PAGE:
Outline 2022: Everyone should go to a demo party

The community of readers at Hackade is diverse and talented, and provides us with lots of inspiration, feedback, knowledge and of course great things to show you. There are many streams of interest in this, but it is safe to say that we are more directed towards the hardware scene here. One of the most parallel streams that overlaps is demosin, the field where programming, art and music come together and push the computer hardware to its limits to follow the most interesting tasks. I took a road trip with my friend to a small demo party outline at a farm in the eastern Netherlands to get a closer look at the demo world as a hardware-centric outsider.

Like a hacker camp, but the music is better

A still of the Thrive, a 256-byte demo for the TIC-80 Fantasy console.
A still of the Thrive, a 256 byte demo for the TIC-80 Fantasy console.

If I wanted to add a taste to the outline, I would describe it as a small hacker camp, with better music and partying. Hackerspaces are replaced by demo groups and are replaced by great graphics robots and electronics, but the vibe of people with a keen interest in low-level understanding of technology is exactly the same. Even make a look at something of the same face. The benches feature classic consoles and microcomputers as well as modern high-spec PCs, projector screens with live coding shaders or some of the most recognized demos of the past and present, and an eclectic mix of live-DJ EDMs and chiptunes in the air.

It’s hard to appreciate the work from a comparative point of view as an outsider in the first demosin event, while like most of us I’m familiar with several demos that have become popular I’m not equipped enough to talk about code and the techniques behind them but I can run in different divisions of competition, and Since everything is online I can link to a few of them. The competition is divided into several categories, namely All-Out Technology-No-Object Demo, Space-Limited 256 Bytes and 128 Bytes Demos, and Old-School Demos for Retrocomputing Hardware. It’s a test of every programmer’s ability to fit in the least amount of resources, and for those who appreciate such things, it’s the trick of the technique that creates the demo that draws a lot like the look of the thing. I don’t think I’ve ever mastered any of the computers I own. So browse the entries, and be amazed at their cleverness. My personal aesthetic was enriched by the favorite [Agenda] For the TIC-80 Fantasy console and It’s about time By [Guideline] For Windows, but you may have different tastes.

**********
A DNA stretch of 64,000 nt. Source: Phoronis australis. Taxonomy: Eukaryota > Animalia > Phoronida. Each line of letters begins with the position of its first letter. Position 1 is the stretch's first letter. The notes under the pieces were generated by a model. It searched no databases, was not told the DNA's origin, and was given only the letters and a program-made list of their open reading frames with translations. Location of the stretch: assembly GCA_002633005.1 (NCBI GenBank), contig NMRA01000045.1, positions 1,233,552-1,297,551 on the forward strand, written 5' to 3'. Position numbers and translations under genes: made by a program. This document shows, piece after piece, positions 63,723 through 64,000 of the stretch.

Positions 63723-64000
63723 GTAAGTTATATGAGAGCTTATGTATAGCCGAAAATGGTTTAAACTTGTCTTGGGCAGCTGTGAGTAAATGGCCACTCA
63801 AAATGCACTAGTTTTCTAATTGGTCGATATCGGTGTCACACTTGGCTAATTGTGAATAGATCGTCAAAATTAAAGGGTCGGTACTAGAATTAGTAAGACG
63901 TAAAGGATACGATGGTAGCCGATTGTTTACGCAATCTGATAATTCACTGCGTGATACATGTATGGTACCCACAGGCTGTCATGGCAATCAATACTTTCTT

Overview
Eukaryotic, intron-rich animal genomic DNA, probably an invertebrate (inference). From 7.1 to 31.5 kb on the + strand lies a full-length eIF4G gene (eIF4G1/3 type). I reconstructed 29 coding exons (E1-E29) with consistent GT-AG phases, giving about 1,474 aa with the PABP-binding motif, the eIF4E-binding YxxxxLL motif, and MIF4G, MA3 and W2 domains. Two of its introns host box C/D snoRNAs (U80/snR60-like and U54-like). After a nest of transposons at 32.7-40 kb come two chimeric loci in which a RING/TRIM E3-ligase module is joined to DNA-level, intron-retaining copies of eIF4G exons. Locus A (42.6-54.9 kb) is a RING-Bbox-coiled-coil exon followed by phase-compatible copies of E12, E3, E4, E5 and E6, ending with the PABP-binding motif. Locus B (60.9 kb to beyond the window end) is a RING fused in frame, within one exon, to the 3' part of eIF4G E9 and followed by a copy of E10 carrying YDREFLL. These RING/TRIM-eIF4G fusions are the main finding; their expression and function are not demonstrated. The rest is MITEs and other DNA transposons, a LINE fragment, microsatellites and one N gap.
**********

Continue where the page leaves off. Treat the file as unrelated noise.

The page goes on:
Don’t forget the hardware

Mine Storm 4D, on a lenticular holographic display.
Mine Storm 4D, on a lenticular holographic display.

Outside of the atmosphere and demos, retrocomputers had some hardware for enthusiasts. Atari Falcon and Jaguar had no intention of setting the earth on fire when they appeared, but they were there for those of us who lusted after them again.

If the original hardware wasn’t enough, some new minted retrocomputing hardware created an exhibition showing a few minimig Amiga FPGA board workbenches. Although the star of the hardware show went to Mine Storm 4D, a version of the classic Vectrex game Mine storm Looking Glass Factory is running on a PC to display holographic portraits. I didn’t get the 3D effect with my visual superpower, but I certainly got the holographic effect when I moved my head.

I never knew what to expect without going to a demo party, but I can safely say that I had a great time, saw a lot of really great things and made some friends along the way. If you never go to a demo party because it’s not quite your scene then I can only say that you should let it go. Every hardware hacker must go to a demo party!

Leave a Reply

Your email address will not be published.